Skip to main content

Advertisement

Log in

Complex lower limb trauma and reconstructive surgery: understanding health service resource use

  • Original Paper
  • Published:
European Journal of Plastic Surgery Aims and scope Submit manuscript

Abstract

Background

Complex lower limb trauma is a challenging problem. Achieving optimal long-term outcomes requires multi-disciplinary input, while patients are in hospital, and after discharge. The aim of this study was to evaluate the long-term health services resource use of patients with such injuries, in the context of a publicly funded health system.

Methods

This is a population-based retrospective cohort study. Data were obtained from the Information Services Division (ISD) Scotland. We included patients with isolated lower extremity injuries, sustained between 1997 and 2015, with follow-up to 2017. Cases were identified defined by ICD-10 and OPCS-4 procedural codes and divided into two groups, complex and simple injuries and analysed for their subsequent contacts with the health service.

Results

There were 42,601 patients with isolated lower limb injuries. 2976 (7.0%) had suffered complex injuries. The in-hospital mortality of these patients was 1.9%. 538 (18.1%) of the patients who sustained complex injuries underwent reconstructive surgery. Just over half attended an orthopaedic outpatient clinic in the first year, and 31.7% attended a plastic surgery clinic. Very few patients attended pain management clinics, or other clinics that might provide pain services.

Conclusions

Only a small proportion of patients who undergo reconstructive surgery are followed up by specialist services. The reasons for such low follow-up rates are not obvious. Our findings raise the question of whether the health service in Scotland has sufficient resources to optimise functional outcome in this patient group.

Level of evidence: Level III, risk / prognostic study

This is a preview of subscription content, log in via an institution to check access.

Access this article

Subscribe and save

Springer+ Basic
EUR 32.99 /Month
  • Get 10 units per month
  • Download Article/Chapter or Ebook
  • 1 Unit = 1 Article or 1 Chapter
  • Cancel anytime
Subscribe now

Buy Now

Price excludes VAT (USA)
Tax calculation will be finalised during checkout.

Instant access to the full article PDF.

Fig. 1
Fig. 2

Similar content being viewed by others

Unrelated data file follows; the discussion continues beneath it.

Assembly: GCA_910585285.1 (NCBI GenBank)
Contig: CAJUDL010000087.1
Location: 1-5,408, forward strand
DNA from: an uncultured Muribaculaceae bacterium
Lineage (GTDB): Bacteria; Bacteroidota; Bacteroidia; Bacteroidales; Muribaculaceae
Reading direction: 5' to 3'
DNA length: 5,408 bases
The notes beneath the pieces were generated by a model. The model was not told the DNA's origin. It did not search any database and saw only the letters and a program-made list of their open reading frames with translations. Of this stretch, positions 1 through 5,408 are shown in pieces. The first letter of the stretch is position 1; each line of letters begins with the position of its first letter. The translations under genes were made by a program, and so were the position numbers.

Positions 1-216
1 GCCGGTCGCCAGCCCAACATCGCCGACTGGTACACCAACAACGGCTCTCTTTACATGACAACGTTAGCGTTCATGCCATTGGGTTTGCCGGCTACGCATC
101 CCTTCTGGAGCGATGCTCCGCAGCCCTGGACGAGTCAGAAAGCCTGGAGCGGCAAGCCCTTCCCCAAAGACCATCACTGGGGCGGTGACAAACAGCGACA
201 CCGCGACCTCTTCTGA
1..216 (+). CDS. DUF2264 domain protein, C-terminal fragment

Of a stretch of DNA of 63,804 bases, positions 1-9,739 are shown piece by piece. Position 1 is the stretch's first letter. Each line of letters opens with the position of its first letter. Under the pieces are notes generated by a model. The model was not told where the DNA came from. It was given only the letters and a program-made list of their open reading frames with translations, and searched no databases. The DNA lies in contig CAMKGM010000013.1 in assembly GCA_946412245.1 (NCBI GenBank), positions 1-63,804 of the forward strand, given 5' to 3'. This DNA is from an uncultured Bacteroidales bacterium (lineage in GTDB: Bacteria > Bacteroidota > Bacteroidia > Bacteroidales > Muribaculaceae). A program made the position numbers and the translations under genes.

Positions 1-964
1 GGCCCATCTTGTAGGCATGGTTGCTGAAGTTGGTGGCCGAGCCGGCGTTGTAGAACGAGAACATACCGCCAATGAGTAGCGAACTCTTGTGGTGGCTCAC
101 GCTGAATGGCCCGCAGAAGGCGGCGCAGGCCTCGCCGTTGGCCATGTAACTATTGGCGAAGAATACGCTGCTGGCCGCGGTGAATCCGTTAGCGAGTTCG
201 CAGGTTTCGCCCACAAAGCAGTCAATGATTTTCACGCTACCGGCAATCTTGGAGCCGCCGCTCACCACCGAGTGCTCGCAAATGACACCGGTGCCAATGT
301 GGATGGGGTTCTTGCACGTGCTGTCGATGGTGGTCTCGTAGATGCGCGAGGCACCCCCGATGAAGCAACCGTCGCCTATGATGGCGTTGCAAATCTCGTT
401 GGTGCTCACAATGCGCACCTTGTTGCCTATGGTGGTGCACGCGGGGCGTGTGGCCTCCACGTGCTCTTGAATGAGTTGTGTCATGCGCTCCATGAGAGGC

References

  1. Momoh AO, Kumaran S, Lyons D, Venkatramani H, Ramkumar S, Chung K, Sabapathy S (2015) An argument for salvage in severe lower extremity trauma with posterior tibial nerve injury: the Ganga Hospital experience. Plast Reconstr Surg 136:1337–1352

    Article  CAS  Google Scholar 

  2. Boriani F, Haq AU, Baldini T, Urso R, Granchi D, Baldini N, Tigani D, Tarar M, Khan U (2017) Orthoplastic surgical collaboration is required to optimise the treatment of severe limb injuries: a multi-centre, prospective cohort study. J Plast Reconstr Aesthet Surg 70:715–722

    Article  Google Scholar 

  3. Nanchahal J, Nayagam S, Khan U, et al. ((2009)) for British Orthopaedic Association (BOA) and British Association of Plastic, Reconstructive and Aesthetic Surgeons, (BAPRAS). Standards for the management of open fractures of the lower limb

  4. Mathews JA, Ward J, Chapman TW, Khan U, Kelly M (2015) Single-stage orthoplastic reconstruction of Gustilo-Anderson Grade III open tibial fractures greatly reduces infection rates. Injury 46:2263–2266

    Article  CAS  Google Scholar 

  5. Harris AM, Althausen PL, Kellam J, Bosse M, Castillo R (2009) The Lower Extremity Assessment Project Study Group, (LEAP). Complications following limb-threatening lower extremity trauma. J Orthop Trauma 23:1–6

    Article  Google Scholar 

  6. Court-Brown CM, RImmer S, Prakash U, McQueen M (1998) The epidemiology of open long bone fractures. Injury 29:529–534

    Article  CAS  Google Scholar 

  7. Archer KR, Castillo RC, MacKenzie EJ, Bosse MJ, The LEAP Study Group (2010) Perceived need and unmet need for vocational, mental health, and other support services after severe lower-extremity trauma. Arch Phys Med Rehabil 91:774–780

    Article  Google Scholar 

  8. Harries L, Emam A, Khan U (2018) Pain after ortho-plastic reconstruction of lower limb injuries: a snapshot study. Injury 49:414–419

    Article  Google Scholar 

  9. Bhat W, Marlino S, Teoh V, Khan S, Khan U (2014) Lower limb trauma and posttraumatic stress disorder: a single UK trauma unit’s experience. J Plast Reconstr Aesthet Surg 67:555–560

    Article  Google Scholar 

  10. Ladlow P, Phillip R, Coppack R, Etherington J, Bilzon J, McGuigan MP, Bennett A (2016) Influence of immediate and delayed lower-limb amputation compared with lower-limb salvage on functional and mental health outcomes post-rehabilitation in the U.K. Military. J Bone Jt Surg 98:1996–2005

    Article  Google Scholar 

  11. McCarthy ML, MacKenzie EJ, Edwin D, Bosse MJ, Castillo RC, Starr A, LEAP study group (2003) Psychological distress associated with severe lower-limb injury. J Bone Jt Surg Am 85:1689–1697

    Article  Google Scholar 

  12. Doukas WC, Hayda RA, Frisch HM, Andersen RC, Mazurek MT, Ficke JR, Keeling JJ, Pasquina PF, Wain HJ, Carlini AR, Mackenzie E (2013) The Military Extremity Trauma Amputation/Limb Salvage (METALS) study: outcomes of amputation versus limb salvage following major lower-extremity trauma. J Bone Jt Surg Am 95:138–145